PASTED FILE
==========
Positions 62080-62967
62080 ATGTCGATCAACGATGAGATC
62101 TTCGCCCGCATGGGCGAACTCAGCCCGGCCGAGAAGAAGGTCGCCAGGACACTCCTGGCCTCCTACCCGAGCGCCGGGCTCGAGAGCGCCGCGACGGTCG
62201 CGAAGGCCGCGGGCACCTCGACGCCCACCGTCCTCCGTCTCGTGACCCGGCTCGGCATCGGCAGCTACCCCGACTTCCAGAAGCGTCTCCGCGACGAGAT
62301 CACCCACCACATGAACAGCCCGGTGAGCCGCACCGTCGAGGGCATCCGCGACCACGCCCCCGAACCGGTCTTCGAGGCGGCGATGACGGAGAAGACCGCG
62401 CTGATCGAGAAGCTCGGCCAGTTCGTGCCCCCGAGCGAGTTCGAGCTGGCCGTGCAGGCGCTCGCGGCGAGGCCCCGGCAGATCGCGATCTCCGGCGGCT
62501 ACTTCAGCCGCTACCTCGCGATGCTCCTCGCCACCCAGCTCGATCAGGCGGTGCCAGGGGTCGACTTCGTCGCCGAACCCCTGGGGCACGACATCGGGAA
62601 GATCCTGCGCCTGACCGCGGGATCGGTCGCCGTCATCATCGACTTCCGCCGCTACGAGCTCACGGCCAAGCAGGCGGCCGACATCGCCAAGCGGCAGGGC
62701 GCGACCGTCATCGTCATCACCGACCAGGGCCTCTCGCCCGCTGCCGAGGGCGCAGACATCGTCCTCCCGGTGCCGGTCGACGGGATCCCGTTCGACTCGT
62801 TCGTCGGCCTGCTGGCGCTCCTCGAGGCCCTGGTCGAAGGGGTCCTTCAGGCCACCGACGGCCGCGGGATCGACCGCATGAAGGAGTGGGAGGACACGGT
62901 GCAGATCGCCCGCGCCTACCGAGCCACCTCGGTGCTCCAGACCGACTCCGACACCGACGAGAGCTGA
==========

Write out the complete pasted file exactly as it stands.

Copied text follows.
Positions 62080-62967
62080 ATGTCGATCAACGATGAGATC
62101 TTCGCCCGCATGGGCGAACTCAGCCCGGCCGAGAAGAAGGTCGCCAGGACACTCCTGGCCTCCTACCCGAGCGCCGGGCTCGAGAGCGCCGCGACGGTCG
62201 CGAAGGCCGCGGGCACCTCGACGCCCACCGTCCTCCGTCTCGTGACCCGGCTCGGCATCGGCAGCTACCCCGACTTCCAGAAGCGTCTCCGCGACGAGAT
62301 CACCCACCACATGAACAGCCCGGTGAGCCGCACCGTCGAGGGCATCCGCGACCACGCCCCCGAACCGGTCTTCGAGGCGGCGATGACGGAGAAGACCGCG
62401 CTGATCGAGAAGCTCGGCCAGTTCGTGCCCCCGAGCGAGTTCGAGCTGGCCGTGCAGGCGCTCGCGGCGAGGCCCCGGCAGATCGCGATCTCCGGCGGCT
62501 ACTTCAGCCGCTACCTCGCGATGCTCCTCGCCACCCAGCTCGATCAGGCGGTGCCAGGGGTCGACTTCGTCGCCGAACCCCTGGGGCACGACATCGGGAA
62601 GATCCTGCGCCTGACCGCGGGATCGGTCGCCGTCATCATCGACTTCCGCCGCTACGAGCTCACGGCCAAGCAGGCGGCCGACATCGCCAAGCGGCAGGGC
62701 GCGACCGTCATCGTCATCACCGACCAGGGCCTCTCGCCCGCTGCCGAGGGCGCAGACATCGTCCTCCCGGTGCCGGTCGACGGGATCCCGTTCGACTCGT
62801 TCGTCGGCCTGCTGGCGCTCCTCGAGGCCCTGGTCGAAGGGGTCCTTCAGGCCACCGACGGCCGCGGGATCGACCGCATGAAGGAGTGGGAGGACACGGT
62901 GCAGATCGCCCGCGCCTACCGAGCCACCTCGGTGCTCCAGACCGACTCCGACACCGACGAGAGCTGA